Sarah stayed with a couple who live close to the school and each day, at 4am, they would all go to the nearby Hindu temple for prayers.
Sarah says: ‘The couple didn’t speak English so we communicated through hand gestures. They were the friendliest people, so kind and open and honest. I picked up a tiny bit of the language and we managed to get by.’
At the school itself children aged five and over are taught in English to a high standard, to prepare them for university. Rabin has high hopes for his pupils.
‘The kids are fantastic,’ says Sarah. I was struck by how generous they were.
‘They have nothing but every day we would go for break and they would offer me their lunch because they thought I didn’t have any.
‘And in the morning they would bring me flowers and put them in my hair.
‘For a lot of them home is one room shared by their whole family. There was one child Rabin gave a home to because he discovered they were living in a corridor.’
Sarah used her medical knowledge to pass on basic skills but could only do so much.
She says: ‘It was a real eye-opener. In the west if you hit your head and start vomiting you go to hospital.
‘Over there parents probably wouldn’t take their child to hospital. There aren’t ambulances.
‘Lots of children wouldn’t wash their hands before they eat or have been to the toilet. And Kathmandu is a very dirty city. The school constantly has to remind the children it’s not okay to litter.’
Sarah says the children are incredibly optimistic, despite the poverty.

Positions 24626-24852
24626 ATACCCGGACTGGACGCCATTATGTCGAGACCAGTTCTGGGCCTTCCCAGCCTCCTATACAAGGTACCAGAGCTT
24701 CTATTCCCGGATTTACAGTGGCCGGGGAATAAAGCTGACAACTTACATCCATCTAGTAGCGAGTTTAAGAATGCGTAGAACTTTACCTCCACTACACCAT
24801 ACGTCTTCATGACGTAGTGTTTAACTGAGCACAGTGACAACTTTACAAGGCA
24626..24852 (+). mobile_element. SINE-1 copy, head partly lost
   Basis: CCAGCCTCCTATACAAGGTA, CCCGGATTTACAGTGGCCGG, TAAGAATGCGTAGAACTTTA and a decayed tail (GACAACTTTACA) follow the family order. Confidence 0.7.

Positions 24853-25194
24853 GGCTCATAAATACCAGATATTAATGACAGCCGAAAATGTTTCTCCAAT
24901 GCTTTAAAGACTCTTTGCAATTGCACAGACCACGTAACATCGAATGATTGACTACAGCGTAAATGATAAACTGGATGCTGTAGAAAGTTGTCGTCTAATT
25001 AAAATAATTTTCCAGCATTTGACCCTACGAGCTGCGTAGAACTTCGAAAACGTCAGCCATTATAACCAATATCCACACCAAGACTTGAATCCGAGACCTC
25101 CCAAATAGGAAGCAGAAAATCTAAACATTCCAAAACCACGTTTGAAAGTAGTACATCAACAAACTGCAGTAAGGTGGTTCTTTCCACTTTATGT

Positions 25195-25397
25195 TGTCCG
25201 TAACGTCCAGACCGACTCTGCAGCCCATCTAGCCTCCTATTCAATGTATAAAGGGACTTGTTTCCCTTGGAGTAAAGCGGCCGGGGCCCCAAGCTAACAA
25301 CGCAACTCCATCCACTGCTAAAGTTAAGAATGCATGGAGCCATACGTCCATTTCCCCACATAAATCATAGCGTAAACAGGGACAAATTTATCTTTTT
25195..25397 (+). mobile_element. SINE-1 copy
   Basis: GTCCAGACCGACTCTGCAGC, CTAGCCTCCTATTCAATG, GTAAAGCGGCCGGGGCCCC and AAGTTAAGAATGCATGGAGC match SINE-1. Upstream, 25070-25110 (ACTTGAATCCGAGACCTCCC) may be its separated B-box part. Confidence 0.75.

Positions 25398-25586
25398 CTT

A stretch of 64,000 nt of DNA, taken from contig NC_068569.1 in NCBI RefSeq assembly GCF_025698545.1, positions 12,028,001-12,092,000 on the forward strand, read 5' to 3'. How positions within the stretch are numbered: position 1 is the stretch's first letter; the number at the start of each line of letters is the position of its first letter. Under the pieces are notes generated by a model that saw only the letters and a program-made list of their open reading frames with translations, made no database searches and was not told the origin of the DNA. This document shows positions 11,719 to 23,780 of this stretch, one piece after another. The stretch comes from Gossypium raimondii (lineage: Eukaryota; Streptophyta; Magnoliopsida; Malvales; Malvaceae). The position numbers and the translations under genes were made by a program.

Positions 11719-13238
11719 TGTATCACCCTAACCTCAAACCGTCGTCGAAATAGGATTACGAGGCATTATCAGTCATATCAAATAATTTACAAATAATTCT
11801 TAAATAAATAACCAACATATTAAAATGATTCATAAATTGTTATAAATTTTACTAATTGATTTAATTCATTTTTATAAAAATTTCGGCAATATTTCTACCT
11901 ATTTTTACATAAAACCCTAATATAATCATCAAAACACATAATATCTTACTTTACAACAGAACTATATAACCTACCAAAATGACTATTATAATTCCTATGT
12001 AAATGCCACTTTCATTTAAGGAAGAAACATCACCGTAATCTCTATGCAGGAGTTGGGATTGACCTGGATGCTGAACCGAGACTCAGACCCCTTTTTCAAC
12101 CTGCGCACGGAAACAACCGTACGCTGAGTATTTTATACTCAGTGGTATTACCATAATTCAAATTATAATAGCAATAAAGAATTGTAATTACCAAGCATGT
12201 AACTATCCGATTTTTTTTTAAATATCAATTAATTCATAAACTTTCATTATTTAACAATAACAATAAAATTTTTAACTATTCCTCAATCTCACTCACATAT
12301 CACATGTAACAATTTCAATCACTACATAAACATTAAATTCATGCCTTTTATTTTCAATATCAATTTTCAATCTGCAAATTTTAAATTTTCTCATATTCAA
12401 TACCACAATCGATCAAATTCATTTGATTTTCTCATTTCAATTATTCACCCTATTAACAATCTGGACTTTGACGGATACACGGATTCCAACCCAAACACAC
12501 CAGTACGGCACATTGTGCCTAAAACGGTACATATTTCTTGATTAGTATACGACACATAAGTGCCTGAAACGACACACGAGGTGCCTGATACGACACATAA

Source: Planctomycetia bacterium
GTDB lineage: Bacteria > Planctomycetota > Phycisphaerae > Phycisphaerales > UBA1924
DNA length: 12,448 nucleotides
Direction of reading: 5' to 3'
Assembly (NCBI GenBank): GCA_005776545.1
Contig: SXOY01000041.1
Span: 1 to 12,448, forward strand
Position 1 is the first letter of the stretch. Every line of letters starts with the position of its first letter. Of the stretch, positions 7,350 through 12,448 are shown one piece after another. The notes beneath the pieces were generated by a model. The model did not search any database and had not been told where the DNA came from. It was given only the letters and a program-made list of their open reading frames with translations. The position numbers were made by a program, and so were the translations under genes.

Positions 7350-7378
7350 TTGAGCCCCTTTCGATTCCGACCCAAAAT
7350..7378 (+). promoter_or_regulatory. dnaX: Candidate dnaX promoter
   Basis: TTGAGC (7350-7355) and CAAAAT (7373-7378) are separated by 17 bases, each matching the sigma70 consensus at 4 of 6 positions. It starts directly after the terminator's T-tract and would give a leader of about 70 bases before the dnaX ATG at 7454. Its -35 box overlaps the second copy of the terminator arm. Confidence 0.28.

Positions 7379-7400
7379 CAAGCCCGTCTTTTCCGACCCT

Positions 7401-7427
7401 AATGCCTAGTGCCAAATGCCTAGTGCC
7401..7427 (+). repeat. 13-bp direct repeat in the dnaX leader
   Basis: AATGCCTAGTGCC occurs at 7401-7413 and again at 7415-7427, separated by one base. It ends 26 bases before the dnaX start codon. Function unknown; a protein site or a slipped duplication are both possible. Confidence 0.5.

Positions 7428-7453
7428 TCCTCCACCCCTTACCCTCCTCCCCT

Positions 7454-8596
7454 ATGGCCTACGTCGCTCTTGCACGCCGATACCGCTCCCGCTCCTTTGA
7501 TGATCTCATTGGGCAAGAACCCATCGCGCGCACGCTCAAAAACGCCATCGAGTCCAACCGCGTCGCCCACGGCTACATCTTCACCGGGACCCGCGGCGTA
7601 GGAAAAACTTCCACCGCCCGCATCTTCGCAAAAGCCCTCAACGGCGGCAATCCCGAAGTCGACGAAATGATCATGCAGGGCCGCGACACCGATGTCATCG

‘It has opened my eyes to a completely different way of life. They are so happy, even though they have so little.
‘When it gets dark at 8pm they can’t afford electricity to power the lights. So the children simply play in the dark. They are amazing.’
Over the years, a unique bond has been forged by readers of The News and the school.
One of the greatest supporters, Geoff Taylor, from Southbourne, died last year. He used to make jams and marmalades to support the school as well as sponsoring three children there.
Others knit clothes to keep the poorest children warm in the winter.
Nicky added: ‘We know that a school in Kathmandu can feel so remote and far away to our lives here, but somehow over the years a unique bond has formed between our community and the school.
‘The community have been amazing in supporting the school and orphanage for the last decade and have had such a profound impact on so many children’s lives that they’ve never even met.
‘We’re so close to buying this land and putting down some real roots for the school – seeing everybody’s efforts over the years really means something for generations of Nepali children.
‘These children are going to freeze in winter.
‘They’re being taught in corrugated iron constructions at the moment which shelter them from rain, but Kathmandu winters are bitter.
‘There is now a sense of urgency to our appeal, and every donation makes a big difference as we have no running costs ourselves and the pound goes a lot further in Nepal.’
To support the school and make a donate go to navatrust.org.uk or send a cheque made payable to The Nava Indradhanush Trust to RBS, Flint House, 44 South Street, PO19 1DS.